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Remembering Civil Rights Pioneer Vel Phillips And The Powerful Legacy She Left Behind

Remembering Civil Rights Pioneer Vel Phillips And The Powerful Legacy She Left Behind


Photo: Wisconsin Alumni Association 

On Tuesday, Milwaukee civil rights pioneer and political trailblazer, Velvalea Rodgers "Vel" Phillips, passed away at the age of 94. 

In a Wisconsin Public Television produced documentary about her life, Phillips said: "My mother would always tell us if you really want it, don't dream small dreams, dream big dreams." And that's exactly how she lived - dreaming big, despite gender and racial barriers placed in front of her. 

She won a national scholarship to attend Howard University, where she earned a Bachelor of Arts degree in 1946. Then five years later, in 1951, she became the first African American woman to graduate from the University of Wisconsin Law School.

"She embraced many 'firsts,' was focused on important issues, and had to push back against a lot of resistance and disappointment. That meant she had to be tough," said University of Wisconsin Law School Dean Margaret Raymond.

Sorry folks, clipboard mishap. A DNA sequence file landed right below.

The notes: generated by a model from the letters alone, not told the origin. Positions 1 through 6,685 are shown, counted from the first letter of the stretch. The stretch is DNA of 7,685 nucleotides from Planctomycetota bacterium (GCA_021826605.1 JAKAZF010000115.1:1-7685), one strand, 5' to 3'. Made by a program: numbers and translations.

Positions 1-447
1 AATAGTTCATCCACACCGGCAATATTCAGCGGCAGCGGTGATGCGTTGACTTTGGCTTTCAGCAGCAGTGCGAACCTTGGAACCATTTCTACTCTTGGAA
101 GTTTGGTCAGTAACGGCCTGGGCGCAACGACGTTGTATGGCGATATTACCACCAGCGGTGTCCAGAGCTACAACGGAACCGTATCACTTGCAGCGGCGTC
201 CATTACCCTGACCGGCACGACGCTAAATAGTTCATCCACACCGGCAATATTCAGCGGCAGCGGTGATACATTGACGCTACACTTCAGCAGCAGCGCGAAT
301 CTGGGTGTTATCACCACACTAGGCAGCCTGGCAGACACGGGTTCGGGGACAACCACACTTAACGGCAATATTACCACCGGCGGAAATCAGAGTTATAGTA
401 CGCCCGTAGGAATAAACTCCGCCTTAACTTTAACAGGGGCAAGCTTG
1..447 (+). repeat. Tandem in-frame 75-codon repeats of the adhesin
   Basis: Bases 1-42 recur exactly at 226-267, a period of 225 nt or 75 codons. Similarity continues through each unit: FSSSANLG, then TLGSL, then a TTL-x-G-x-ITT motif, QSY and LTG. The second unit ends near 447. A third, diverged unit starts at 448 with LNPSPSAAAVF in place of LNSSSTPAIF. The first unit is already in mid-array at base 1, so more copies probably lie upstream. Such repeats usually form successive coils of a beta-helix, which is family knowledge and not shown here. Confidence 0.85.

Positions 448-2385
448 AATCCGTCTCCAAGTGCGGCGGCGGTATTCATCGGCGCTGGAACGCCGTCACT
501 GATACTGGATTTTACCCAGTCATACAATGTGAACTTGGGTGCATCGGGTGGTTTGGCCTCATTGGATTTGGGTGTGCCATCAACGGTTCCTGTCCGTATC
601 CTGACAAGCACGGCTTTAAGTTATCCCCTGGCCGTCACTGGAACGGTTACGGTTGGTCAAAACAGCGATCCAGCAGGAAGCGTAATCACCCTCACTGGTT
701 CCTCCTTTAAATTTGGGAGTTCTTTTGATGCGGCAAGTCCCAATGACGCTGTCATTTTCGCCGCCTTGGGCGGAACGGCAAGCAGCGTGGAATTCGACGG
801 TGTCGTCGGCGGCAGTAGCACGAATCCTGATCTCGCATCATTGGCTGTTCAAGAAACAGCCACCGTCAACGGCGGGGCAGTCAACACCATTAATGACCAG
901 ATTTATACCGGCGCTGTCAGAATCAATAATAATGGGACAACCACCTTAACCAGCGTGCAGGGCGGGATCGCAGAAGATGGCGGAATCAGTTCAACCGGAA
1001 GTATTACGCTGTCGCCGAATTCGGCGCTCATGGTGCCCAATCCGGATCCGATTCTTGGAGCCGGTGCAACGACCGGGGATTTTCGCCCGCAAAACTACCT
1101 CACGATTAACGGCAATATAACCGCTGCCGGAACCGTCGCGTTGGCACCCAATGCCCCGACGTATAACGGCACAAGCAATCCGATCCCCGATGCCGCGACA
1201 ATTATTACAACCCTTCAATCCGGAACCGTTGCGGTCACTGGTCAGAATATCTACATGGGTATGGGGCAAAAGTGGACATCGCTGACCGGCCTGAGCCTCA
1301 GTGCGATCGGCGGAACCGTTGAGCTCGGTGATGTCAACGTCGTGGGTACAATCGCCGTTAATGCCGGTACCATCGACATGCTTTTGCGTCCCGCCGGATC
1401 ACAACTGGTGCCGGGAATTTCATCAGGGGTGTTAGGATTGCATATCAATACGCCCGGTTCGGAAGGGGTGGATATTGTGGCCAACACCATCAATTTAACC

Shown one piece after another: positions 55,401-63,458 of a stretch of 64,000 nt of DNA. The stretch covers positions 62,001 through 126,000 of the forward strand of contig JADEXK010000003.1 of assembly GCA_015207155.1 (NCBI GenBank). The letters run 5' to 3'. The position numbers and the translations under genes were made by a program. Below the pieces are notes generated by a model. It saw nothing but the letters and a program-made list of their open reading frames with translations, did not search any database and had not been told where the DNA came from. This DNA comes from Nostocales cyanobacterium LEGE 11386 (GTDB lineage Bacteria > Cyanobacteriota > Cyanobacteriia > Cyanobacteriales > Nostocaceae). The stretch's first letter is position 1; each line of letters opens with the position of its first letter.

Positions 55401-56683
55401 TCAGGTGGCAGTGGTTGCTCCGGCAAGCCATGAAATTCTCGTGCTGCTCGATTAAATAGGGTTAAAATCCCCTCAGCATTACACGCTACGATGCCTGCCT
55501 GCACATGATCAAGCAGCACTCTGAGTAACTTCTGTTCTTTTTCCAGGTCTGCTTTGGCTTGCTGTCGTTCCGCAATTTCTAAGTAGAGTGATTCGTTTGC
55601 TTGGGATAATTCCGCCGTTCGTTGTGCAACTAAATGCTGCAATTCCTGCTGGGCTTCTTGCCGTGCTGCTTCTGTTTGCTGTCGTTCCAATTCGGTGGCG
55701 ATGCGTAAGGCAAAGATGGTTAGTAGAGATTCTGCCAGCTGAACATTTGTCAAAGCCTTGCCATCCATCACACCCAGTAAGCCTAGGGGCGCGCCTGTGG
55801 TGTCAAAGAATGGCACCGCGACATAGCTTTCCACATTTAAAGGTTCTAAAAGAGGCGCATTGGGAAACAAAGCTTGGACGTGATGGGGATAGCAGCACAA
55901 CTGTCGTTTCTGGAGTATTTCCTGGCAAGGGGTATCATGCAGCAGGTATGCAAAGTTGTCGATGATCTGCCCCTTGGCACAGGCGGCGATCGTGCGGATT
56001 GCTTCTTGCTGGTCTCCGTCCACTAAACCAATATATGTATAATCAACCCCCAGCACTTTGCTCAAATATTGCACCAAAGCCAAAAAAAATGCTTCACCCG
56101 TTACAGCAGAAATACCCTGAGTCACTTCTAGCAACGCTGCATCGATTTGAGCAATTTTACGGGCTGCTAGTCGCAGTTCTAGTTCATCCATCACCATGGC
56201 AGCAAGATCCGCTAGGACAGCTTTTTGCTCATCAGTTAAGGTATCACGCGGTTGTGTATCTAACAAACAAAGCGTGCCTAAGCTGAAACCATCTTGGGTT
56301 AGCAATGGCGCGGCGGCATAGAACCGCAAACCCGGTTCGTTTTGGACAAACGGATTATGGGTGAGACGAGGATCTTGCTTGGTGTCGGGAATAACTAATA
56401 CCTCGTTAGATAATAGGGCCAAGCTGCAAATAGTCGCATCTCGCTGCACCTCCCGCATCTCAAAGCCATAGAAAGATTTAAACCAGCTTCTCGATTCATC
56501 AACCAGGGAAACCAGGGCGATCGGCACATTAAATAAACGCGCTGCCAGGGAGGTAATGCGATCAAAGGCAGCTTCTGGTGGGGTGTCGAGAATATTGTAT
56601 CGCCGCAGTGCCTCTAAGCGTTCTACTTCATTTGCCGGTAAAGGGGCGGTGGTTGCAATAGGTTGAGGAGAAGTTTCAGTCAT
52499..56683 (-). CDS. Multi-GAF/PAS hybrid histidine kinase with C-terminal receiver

"She was, nonetheless, a warm, funny, and insightful leader and mentor, with tremendous persistence, who did not give up. I will take away from the privilege of knowing Vel an enduring admiration for her wonderful combination of strong, approachable and indomitable."

Photo via: PBS 

Phillips also blazed a trail as, the first woman and the first African American elected to the Milwaukee Common Council, the first African American woman elected to the Democratic National Committee, the first female and the first African American elected to a statewide office in Wisconsin, and the first woman judge in Milwaukee County and the first African American judge in the state of Wisconsin.

Using her platform to lead open housing marches and advocate for fair housing for Milwaukee's Black residents, Phillips dedicated her life to public service and inspiring the next generation. In fact, she mentored Representative Gwen Moore, who under her counsel became Wisconsin's first woman and first African American member of Congress.

Moore said of Phillips' passing: "Vel Phillips was my friend and champion. She cheered me on through every victory in my life and taught me to always keep the faith.

In these times of division, I draw strength from her unshakable spirit. Vel will live on forever in my heart and her beloved city, Milwaukee. Rest in power."

Ms. Phillips, thank you for blazing a trial and leaving behind a legacy that will continue to inspire us all.